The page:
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Pauly_Boy

Bringing Home The Problem Of Too Much Debt

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The whole Rooney saga appears to have raised an unexpected issue!

We'll never know, but it sounds like on of the big reasons Rooney was thinking of leaving was Man U's massive debt. The news channels have repeated mentioned how much debt the glaziers have left them in and how it's crippling the club. Combine this with the fact that the club made a big loss last year even tho its raw profit was about £100m

Is this bringing home debt issues to ordinary non finance savvy people," if debt is bad for our beloved club, then is it bad for us"

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What's all the fuss about. I don't follow football but from what I saw in the world cup rooney was a very average boring to watch overrated player. As for debt, how did they manage to rack up so much?

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What's all the fuss about. I don't follow football but from what I saw in the world cup rooney was a very average boring to watch overrated player. As for debt, how did they manage to rack up so much?

The new owner loves debt so they MEWed... kind of.

From http://en.wikipedia.org/wiki/Glazer_ownership_of_Manchester_United

However, the majority of the cash used by Glazer to purchase Manchester United came in the form of loans, much of which were secured against the club's assets, incurring interest payments of over £60 million per annum. The remainder came in the form of PIK loans, which were later sold to hedge funds. Manchester United is not liable for the PIKs. The PIKs are held by Red Football Joint Venture Ltd and are secured on that company’s shares in Red Football Ltd (and thus the club). If they are not repaid by 2017, the Glazers will almost certainly lose all their shares in Red Football Ltd (and the club) to hedge funds. The interest on these loans rolls up at 14.25% per annum. Despite this, the Glazers have not paid down any of the PIK loans in the 5 years they have owned the club. In January 2010, the club carried out a successful £500 million bond issue. As of March 2010 the PIKs stand at around £207 million.[1] The club also has a gross debt of £520 million with £45 million in annual interest payments.[2]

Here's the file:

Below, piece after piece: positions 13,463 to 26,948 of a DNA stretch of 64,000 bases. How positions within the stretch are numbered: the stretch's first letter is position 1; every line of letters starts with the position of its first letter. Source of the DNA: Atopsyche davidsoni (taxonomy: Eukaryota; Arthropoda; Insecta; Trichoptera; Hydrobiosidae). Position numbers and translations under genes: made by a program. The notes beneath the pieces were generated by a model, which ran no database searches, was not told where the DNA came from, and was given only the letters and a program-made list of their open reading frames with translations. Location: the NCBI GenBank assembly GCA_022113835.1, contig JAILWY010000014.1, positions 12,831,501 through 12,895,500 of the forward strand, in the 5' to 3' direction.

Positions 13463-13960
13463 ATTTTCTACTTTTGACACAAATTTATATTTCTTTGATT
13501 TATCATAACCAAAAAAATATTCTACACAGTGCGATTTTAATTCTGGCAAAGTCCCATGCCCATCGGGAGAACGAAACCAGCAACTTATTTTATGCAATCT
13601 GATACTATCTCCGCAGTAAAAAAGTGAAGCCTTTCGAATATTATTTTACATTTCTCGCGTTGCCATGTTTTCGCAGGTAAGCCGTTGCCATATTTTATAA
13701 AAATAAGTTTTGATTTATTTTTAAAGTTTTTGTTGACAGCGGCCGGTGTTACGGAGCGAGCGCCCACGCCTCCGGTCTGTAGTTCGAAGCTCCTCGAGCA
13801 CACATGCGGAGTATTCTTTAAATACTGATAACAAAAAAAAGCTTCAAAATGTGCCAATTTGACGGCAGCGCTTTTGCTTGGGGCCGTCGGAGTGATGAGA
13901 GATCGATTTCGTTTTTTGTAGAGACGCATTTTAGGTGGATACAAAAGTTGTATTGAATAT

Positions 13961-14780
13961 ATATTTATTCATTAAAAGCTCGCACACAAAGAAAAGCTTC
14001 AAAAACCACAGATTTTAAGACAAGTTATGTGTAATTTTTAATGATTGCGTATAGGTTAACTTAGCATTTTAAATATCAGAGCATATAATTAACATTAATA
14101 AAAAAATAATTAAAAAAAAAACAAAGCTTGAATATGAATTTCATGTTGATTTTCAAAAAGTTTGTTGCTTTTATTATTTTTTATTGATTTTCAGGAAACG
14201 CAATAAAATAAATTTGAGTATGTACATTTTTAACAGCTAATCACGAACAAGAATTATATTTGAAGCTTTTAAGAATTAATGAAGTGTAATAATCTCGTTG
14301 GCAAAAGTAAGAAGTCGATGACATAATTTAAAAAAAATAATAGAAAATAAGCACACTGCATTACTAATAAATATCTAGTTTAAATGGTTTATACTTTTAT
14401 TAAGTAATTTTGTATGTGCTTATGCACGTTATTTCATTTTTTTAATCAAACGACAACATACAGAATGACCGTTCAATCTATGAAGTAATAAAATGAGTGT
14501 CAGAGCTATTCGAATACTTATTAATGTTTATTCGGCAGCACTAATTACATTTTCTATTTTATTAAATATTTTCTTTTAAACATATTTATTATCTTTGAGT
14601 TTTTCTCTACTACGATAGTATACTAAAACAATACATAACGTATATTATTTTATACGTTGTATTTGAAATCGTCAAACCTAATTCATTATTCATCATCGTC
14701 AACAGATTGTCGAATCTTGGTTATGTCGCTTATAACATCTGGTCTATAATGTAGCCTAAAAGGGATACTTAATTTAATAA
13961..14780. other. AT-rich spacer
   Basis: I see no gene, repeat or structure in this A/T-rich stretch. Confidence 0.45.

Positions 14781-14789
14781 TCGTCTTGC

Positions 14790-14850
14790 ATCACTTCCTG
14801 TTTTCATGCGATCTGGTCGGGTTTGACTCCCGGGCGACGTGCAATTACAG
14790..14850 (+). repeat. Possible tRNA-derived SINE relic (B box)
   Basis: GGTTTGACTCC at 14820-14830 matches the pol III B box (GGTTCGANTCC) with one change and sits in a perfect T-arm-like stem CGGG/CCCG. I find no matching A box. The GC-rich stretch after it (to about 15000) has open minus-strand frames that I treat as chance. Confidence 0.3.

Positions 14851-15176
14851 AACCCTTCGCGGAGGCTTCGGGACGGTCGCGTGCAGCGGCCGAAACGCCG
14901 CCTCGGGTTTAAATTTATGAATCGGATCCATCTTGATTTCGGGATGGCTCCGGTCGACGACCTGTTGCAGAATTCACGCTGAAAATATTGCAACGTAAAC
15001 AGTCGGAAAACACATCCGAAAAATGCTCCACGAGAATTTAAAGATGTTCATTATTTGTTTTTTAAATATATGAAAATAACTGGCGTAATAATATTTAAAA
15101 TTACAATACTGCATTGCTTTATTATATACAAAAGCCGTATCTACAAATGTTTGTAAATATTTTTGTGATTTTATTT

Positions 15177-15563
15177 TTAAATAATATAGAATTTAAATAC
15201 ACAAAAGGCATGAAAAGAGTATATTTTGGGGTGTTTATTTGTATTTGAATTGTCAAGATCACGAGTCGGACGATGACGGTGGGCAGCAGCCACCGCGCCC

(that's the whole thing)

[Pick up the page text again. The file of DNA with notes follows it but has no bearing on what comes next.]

Manchester United fans opposed Glazer's takeover of the club, particularly once they realised the level of debt that the club would have to take on after having been debt-free for so many years.

Edited by SomethingHasToGive

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....Rooney has probably been watching the fight with Liverpool's former owners and thought this could happen at his club....if he thinks the lack of new signings lost them the league last year ...it was his bad form in the last few weeks of the season which blew it for one or two points....and Ferguson stuck with him..... :rolleyes:

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Can I float an idea here for anyone who's interested - is Rooney suffering from depression?